Give your child pictures of the new installation and surrounding area. Young children benefit from having a concrete idea of where they will be. Try to find photographs of your new community -- the installation, library, school, and recreation areas -- print them out, and give your child a folder to keep them in.
Try to keep routines intact. Even though you'll be extremely busy organizing the details of the move, it's important to keep in mind that children are comforted by the routines of daily life. Bu continuing to have your usual Friday-night popcorn, bedtime reading, Saturday walk to the library -- or whatever rituals you enjoy together -- you will reassure your child that many of the important things in life stay the same, even when you're getting ready to move.
Help a younger child make an address book with pictures, addresses, phone numbers, and e-mail addresses. An older child or teenager will appreciate an address book, too. Knowing that they will be able to stay in touch with old friends easily can help make the move feel less stressful.
Visit online resources with your child that are specifically written for military children.
Relocating can be especially stressful for teenagers, whose emotional states are often in some sort of turmoil even without the knowledge of a coming move. It's important to make sure your teenager is included in the decisions she can be included in from the start. It's also important to make sure your teenager understands the details of the move. "Helping Your Teenager Cope with Relocation," available on the Military OneSource Web site, offers strategies for parents relocating with teenagers.
Encourage your teenager to attend relocation briefings. Some installations may have relocation workshops for children and teens. Check your installation's relocation office or family support center to see what's available.
Tell your teenager about the move as soon as possible. You may be tempted to delay breaking the news, but it's best to tell your teenager right away. Knowing about the move well ahead will give your teenager time to prepare emotionally and to start planning.
Suggest that your teenager visit online resources for teenagers in military families.
If your child has special needs
If your child has special needs, you will have some extra steps to take as you get ready to move. Be sure to:
Contact the coordinator or advisor for your service branch. This is your Exceptional Family Member Program (EFMP) coordinator (for the Navy and Marine Corps), your Special Needs Advisor (Army), or for the Air Force, the Special Needs Coordinator (SNC) and Family Member Relocation Clearance Coordinator (FMRCC).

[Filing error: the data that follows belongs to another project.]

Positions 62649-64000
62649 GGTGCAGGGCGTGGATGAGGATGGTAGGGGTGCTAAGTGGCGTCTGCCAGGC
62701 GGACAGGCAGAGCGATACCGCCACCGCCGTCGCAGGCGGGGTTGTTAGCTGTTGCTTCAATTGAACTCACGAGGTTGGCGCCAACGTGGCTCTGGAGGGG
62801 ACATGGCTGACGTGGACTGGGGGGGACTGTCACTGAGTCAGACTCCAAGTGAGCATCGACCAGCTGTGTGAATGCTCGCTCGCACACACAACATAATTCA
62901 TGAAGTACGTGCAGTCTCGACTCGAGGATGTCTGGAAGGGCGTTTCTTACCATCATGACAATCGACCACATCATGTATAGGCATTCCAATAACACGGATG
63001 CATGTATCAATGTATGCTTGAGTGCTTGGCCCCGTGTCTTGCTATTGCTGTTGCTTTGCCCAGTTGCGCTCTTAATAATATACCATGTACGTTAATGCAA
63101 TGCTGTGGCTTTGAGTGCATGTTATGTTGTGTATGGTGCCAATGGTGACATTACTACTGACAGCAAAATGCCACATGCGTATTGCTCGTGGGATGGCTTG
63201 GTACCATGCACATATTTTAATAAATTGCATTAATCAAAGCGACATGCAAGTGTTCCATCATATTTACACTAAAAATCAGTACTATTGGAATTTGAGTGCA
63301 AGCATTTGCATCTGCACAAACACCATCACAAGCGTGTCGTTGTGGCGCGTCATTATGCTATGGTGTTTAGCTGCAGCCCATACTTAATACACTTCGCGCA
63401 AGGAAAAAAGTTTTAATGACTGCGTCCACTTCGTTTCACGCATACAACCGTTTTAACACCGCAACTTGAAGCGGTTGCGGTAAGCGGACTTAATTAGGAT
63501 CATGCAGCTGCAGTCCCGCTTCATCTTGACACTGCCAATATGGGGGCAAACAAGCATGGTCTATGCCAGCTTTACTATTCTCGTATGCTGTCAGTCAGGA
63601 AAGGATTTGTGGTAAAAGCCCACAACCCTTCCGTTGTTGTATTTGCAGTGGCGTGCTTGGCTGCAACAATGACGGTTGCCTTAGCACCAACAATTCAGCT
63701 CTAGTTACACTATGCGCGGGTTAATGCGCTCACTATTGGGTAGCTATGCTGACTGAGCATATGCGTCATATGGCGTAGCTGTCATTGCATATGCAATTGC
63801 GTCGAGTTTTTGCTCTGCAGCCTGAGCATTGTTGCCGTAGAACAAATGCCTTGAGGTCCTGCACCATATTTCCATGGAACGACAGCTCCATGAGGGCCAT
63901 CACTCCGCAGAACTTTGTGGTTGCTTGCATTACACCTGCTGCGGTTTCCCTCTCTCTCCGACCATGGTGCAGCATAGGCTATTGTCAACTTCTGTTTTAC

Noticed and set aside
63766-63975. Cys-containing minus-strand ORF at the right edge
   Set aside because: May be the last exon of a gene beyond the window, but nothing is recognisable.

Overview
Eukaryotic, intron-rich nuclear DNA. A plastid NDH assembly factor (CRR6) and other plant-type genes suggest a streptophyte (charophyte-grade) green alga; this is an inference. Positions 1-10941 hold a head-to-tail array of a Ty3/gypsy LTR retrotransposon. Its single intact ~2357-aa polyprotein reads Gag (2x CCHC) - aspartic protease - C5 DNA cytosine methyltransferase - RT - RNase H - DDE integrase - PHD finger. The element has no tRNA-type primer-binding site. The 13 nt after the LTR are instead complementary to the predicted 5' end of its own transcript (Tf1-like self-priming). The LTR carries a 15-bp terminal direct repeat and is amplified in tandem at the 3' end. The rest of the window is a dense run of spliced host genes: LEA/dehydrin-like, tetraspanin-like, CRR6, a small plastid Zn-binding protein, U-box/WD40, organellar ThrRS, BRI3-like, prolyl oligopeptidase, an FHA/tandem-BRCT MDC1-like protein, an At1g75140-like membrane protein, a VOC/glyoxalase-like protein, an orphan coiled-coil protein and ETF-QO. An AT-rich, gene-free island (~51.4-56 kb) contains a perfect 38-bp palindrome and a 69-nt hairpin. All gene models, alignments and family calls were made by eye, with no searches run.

Taking care of yourself
In order to navigate the adventure (and the boxes) ahead, you need to take all the steps you can to take care of yourself. Be sure to:
Ask for help. There are many resources available to help you, including other families on your installation. People will be happy to give you a hand by watching your children as you pack or even helping with some of the nitty-gritty details. Every military family knows the challenges of making a move and the importance of support from friends.
Make a point of spending time with friends and co-workers before you leave. Although you may feel as though you can't squeeze one more thing into your schedule, it's important to connect in person before you go.
Make time every day for some exercise. This can simply be a twenty-minute walk. Exercise, even for this amount of time, can be a great mind-clearer and stress-reducer.
Be sure to drink lots of water. It can be easy to become dehydrated when you're preoccupied with the details of a move. Try to keep water bottles at several locations in your home as you plan and pack.
Eat well. You may be so busy that you forget to eat meals -- which can lead to tiredness and lack of energy. Think about making a supply of sandwiches a day ahead and keeping them in the fridge along with some chopped up fruit and vegetables. Energy bars can come in handy, too -- you can keep one in your pocket or bag for emergencies.
Watch your back! You and other family members are likely to be lifting boxes on both ends of your move. It's important to understand the basics about keeping your back healthy in spite of lifting.